But what exactly is the PN’s position? And does the party understand that many young, as well as older people who use cannabis recreationally – and the numbers are not too small – had already welcomed the reforms?

Grech not only poured cold water on these reforms but deleted any form of support for the PN from this significant segment, once again ignoring the sentiment of voters who want to be welcomed inside the PN. I cannot believe that the Opposition could be so pig-headed that it continues digging its own grave by making itself un-electable. It not only lacks vision but only shows an inexplicable desire for self-immolation.

Gozo land grab

Surely those who watched Archbishop Charles Scicluna live on MaltaToday’s Facebook page last week found it interesting but also very sad. Scicluna had to face the wrath of protestors who gathered to show their anger and disappointment in the archbishop, whose renunciation of the control the Church could have held on a 17th century foundation, has contributed to hastening the environmental disaster facing Qala in Gozo.

Land in Qala is being developed by a private company with the help of the mega-developer Joseph Portelli, who serves as a front for various local and foreign investors, because the Maltese church could have also failed to verify the claims by the Stagno Navarra family that they are rightful heirs to a 17th-century foundation created by a noblewoman.

The Stagno Navarra family, together with former magistrate Dennis Montebello and Gozitan lawyer Carmel Galea, paid €200,000 to the Maltese archdiocese to relinquish control of a foundation – the Abbazia di Sant Antonio delli Navarra, created in 1675 by Cosmana Cumbo Navarra – and replace the Abbazia’s rector, a priest, with a layman of their choice, the lawyer Patrick Valentino.

The Abbazia gathers within it a vast amount of land in Gozo that was for years controlled by a priest, appointed by the Archbishop as the foundation’s rector when the Navarra line ran out of first-born male descendants.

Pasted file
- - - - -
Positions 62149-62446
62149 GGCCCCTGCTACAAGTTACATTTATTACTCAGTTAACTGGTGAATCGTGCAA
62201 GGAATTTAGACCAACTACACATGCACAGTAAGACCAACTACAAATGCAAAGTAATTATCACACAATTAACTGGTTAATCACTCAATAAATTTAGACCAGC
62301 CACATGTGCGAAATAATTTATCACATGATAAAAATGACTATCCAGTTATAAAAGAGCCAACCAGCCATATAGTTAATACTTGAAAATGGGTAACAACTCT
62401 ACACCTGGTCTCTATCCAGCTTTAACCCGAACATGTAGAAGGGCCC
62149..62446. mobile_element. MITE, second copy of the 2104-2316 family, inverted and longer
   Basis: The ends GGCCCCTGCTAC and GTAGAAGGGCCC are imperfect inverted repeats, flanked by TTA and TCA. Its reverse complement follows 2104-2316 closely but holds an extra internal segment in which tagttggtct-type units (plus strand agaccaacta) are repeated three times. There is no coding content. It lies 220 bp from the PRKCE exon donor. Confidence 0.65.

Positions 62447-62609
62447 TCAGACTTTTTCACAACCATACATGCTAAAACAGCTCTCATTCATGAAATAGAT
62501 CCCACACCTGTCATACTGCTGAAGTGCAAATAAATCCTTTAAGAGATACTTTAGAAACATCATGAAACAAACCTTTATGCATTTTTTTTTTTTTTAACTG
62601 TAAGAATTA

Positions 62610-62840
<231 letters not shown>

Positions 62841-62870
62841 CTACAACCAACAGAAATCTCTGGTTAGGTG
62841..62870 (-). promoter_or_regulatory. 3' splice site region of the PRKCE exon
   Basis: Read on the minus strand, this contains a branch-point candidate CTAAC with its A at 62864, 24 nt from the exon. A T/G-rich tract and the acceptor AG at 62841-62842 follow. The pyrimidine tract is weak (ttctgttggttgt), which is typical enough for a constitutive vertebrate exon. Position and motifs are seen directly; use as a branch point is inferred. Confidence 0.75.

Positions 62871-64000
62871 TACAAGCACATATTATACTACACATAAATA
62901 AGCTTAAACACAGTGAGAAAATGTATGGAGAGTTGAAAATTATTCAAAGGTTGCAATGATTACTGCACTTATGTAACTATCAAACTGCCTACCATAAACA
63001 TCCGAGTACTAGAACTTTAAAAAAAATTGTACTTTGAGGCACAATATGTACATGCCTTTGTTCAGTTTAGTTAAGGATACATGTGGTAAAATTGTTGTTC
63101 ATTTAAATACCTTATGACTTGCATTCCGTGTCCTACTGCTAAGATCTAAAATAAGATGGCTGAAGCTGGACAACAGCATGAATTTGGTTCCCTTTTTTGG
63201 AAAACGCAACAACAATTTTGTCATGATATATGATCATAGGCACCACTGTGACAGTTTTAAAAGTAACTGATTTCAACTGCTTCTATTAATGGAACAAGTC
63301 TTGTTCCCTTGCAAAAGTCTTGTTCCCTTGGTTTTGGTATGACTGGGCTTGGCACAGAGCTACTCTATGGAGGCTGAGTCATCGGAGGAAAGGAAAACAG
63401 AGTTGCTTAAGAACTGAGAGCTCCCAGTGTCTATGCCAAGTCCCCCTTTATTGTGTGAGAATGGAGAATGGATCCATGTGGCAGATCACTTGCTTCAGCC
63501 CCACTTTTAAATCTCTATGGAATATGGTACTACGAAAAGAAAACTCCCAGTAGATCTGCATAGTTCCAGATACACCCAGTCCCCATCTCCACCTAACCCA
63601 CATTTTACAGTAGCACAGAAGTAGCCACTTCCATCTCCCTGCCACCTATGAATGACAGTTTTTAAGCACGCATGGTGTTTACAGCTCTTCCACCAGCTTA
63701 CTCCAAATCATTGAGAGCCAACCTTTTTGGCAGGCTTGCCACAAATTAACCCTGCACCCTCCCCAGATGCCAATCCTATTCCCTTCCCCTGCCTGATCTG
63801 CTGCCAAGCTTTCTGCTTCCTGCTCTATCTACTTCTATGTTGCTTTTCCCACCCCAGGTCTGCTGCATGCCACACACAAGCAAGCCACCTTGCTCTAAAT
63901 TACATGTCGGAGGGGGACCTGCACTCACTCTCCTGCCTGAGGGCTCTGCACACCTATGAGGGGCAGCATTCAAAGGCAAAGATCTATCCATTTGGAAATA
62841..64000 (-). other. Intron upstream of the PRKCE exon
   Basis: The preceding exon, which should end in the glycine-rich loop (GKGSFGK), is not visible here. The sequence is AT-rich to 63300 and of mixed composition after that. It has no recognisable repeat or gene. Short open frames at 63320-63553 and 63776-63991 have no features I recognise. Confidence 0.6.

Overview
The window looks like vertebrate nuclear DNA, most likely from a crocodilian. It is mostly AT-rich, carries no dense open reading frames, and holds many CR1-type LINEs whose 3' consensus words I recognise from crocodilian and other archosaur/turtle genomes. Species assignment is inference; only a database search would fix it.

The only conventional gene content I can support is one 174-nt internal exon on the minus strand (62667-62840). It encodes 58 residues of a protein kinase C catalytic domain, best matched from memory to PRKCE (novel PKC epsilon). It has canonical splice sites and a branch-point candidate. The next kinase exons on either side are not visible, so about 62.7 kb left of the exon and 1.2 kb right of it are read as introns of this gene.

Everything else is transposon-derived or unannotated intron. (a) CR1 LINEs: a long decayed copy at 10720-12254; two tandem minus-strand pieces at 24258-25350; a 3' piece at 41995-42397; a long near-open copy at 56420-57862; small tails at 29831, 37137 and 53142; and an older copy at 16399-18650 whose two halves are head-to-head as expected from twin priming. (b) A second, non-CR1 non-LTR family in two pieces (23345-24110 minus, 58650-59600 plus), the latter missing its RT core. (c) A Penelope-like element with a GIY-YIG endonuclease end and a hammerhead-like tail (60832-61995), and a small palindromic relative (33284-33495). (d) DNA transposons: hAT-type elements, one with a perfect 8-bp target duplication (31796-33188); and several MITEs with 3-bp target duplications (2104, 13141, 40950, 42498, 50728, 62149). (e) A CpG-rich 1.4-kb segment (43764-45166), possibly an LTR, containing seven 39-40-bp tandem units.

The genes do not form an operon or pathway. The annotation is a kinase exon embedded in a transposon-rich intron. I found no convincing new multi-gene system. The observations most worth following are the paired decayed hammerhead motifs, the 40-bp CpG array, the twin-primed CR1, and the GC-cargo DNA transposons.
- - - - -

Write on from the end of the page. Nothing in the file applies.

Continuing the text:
The controversy is about how the land will be ruined forever and how the Church under Scicluna seems to have all too easily accepted this state of affairs and relinquished control.

Scicluna, not his usual bubbly self, told MaltaToday as he was leaving court that: “The decision of church does not have an effect on what happens to the land, as that is the responsibility of the state and courts.”

Cheekily he claimed that he was not aware back in 2017 that the land would then be used for development purposes.

Well for starts, I do not believe the man, having on so many occasions before pontificated on how Malta is being ravaged by developers.

Everyone in the Curia at the time knew that the people who paid the paltry sum of €200,000 had no intention of showcasing Gozo’s pristine landscape, but of turning the land into a cement jungle and fill their bulging pockets with more gold. Former magistrate Montebello and lawyer Carmel Galea are notorious in that sense, having already attempted the land transfers back in the early 1990s with the late Richard Stagno Navarra.

The Archbishop could at least have broached a humble apology and asked for forgiveness for having made a fatal mistake. We would have absolved him... in the same way the Catholic Church absolves sinners for their transgressions in spite of all the suffering they could leave behind them.